The issue of juveniles being automatically prosecuted as adults in Michigan has been a controversial subject for a long time. For many years, it seems, the idea was that by treating juveniles as adults, we’d ensure that they get stiffer sentences more proportional to the crimes they commit. Why? To lower the rate of juvenile crimes, of course.
Except it isn’t working. Juvenile crime is actually on the rise all over Michigan, including in Lansing, Detroit, Jackson and Battle Creek. Which means that it makes no difference how serious the threat of punishment is, kids are going to break the law anyway. But when it happens, should they be treated like adults?
The Governor has finally signed Michigan’s “raise the age” bill into law!
In February of 2018, bipartisan Senate Bills 92, 95, and 102 were introduced, aiming to raise the age on when a juvenile can be automatically treated as an adult by the criminal justice system. Until now, Michigan law required that 17-year-olds automatically be prosecuted as adults if they broke the law. This includes both non- violent and violent offenses. However, that’s about to change.
Recently, Governor Whitmer signed the bills into law, changing the way juveniles are prosecuted by the state, and how they can be incarcerated, should they be prosecuted like adults. According to the governor’s office, this will reduce the number of 17-year-olds being charged with felonies and misdemeanors in Michigan by up to 7,200 annually. That’s a lot of kids!
So what exactly will the new law change here in Michigan?
The new law, which takes effect in October of 2021, will change the “automatically” part of the equation, and the age at which a person can be treated like an adult when charged with a crime. In other words, a prosecutor can still choose to try a 17-year-old as an adult for certain very serious crimes like rape or murder. Otherwise, juveniles will be tried as juveniles and will be kept out of the adult criminal justice system. Beginning at age 18, everyone will be in the adult criminal justice system.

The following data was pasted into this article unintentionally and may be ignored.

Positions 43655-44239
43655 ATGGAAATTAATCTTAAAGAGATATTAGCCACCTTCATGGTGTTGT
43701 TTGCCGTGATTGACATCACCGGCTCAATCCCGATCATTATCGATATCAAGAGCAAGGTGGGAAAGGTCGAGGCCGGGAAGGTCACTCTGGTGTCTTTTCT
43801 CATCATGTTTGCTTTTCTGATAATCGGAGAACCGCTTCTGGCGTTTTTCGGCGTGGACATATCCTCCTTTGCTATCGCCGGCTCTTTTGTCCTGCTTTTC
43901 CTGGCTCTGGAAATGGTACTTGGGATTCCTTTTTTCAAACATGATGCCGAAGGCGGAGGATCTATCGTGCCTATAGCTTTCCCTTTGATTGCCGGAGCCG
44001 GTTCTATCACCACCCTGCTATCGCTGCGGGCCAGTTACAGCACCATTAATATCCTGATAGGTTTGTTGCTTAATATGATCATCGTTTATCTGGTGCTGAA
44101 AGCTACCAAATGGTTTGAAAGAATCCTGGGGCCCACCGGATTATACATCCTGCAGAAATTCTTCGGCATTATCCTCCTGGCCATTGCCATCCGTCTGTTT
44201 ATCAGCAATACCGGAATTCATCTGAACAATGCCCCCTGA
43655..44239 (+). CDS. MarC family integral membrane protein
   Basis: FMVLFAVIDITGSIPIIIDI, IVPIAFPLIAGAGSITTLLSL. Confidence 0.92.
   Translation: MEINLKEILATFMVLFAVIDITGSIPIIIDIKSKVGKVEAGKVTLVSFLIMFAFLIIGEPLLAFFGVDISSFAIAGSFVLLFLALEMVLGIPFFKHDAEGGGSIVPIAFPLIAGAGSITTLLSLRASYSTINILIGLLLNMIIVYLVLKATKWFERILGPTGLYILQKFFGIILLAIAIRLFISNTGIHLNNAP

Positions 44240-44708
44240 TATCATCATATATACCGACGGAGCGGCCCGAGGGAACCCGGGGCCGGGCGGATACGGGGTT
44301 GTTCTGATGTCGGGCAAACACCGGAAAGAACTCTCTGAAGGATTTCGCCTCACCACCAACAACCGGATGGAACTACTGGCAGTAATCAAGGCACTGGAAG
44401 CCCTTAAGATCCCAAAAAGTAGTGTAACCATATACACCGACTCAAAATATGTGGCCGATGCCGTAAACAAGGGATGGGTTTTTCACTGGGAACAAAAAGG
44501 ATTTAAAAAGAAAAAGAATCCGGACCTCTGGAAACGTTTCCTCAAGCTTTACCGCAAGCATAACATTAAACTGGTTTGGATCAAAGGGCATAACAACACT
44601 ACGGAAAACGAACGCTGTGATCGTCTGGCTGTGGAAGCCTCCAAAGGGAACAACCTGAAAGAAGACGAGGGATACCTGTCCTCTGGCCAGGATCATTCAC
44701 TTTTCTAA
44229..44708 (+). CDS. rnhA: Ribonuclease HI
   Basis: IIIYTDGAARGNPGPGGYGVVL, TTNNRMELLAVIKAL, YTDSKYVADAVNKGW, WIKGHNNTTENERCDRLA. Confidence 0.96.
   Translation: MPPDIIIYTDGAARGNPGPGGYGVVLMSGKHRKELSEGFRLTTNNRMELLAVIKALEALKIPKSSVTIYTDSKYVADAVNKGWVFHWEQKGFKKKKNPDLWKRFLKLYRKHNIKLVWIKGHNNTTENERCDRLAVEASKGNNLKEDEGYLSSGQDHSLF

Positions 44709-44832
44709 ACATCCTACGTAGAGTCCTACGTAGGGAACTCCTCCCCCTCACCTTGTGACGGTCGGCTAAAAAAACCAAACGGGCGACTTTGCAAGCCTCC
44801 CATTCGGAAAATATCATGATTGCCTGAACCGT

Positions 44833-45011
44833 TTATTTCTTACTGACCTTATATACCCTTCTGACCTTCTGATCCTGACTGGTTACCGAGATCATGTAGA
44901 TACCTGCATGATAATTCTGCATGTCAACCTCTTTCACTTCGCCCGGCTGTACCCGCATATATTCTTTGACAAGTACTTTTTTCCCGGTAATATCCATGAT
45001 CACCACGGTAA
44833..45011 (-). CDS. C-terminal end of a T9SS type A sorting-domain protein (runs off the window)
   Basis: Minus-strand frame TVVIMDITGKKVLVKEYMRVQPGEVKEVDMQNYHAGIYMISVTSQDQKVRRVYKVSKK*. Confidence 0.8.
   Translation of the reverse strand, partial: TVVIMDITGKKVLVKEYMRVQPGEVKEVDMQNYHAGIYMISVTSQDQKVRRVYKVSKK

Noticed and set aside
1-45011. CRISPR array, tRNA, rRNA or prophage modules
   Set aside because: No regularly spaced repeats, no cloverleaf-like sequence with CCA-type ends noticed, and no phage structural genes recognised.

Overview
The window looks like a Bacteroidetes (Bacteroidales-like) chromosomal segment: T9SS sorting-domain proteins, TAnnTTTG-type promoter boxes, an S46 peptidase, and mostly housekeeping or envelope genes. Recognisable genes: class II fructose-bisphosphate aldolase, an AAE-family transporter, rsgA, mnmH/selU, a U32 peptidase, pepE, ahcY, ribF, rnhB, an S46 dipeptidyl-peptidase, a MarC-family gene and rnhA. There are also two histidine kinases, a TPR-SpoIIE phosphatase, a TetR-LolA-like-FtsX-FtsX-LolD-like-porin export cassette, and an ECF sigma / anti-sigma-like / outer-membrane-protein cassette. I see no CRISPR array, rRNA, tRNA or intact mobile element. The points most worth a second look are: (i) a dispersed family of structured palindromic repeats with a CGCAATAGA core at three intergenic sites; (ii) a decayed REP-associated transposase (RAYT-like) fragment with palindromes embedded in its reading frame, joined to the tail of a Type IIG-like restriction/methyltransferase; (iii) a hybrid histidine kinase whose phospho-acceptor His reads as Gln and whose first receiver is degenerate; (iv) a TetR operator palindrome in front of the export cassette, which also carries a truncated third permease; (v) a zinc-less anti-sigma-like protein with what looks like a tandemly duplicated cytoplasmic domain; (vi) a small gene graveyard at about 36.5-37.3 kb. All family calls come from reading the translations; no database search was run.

In cases where juveniles are tried as adults and end up in adult prisons, they must be physically separated from the other adult inmates, as in ‘kept where they cannot be seen or heard’. , According to the Raise the Age Coalition, this is because teens tried as adults are more likely to be raped and assaulted in prison or jail, die by suicide, or re-offend after their release.
Changing the law doesn’t change the mindset
As you already know, changing a law doesn’t change the way people think about it. So one thing we’re curious about is whether or not, during the next two years before the new law takes effect, judges change their view of 17-year-olds being in adult court. It will certainly be interesting to see that transition take effect, and watch as the different courts around the state of Michigan implement the coming age changes.
At The Kronzek Firm, we’ve had a great deal of experience working with juvenile offenders over the years. Our experienced and compassionate criminal defense attorneys understand the subtle combination of sensitivity and drive required to defend teens accused of crimes in Michigan. So if your child is facing criminal charges in Mecosta, Dewitt, Alma or Grand Rapids, call us at 866 766 5245 today. We’re available 24/7 to help.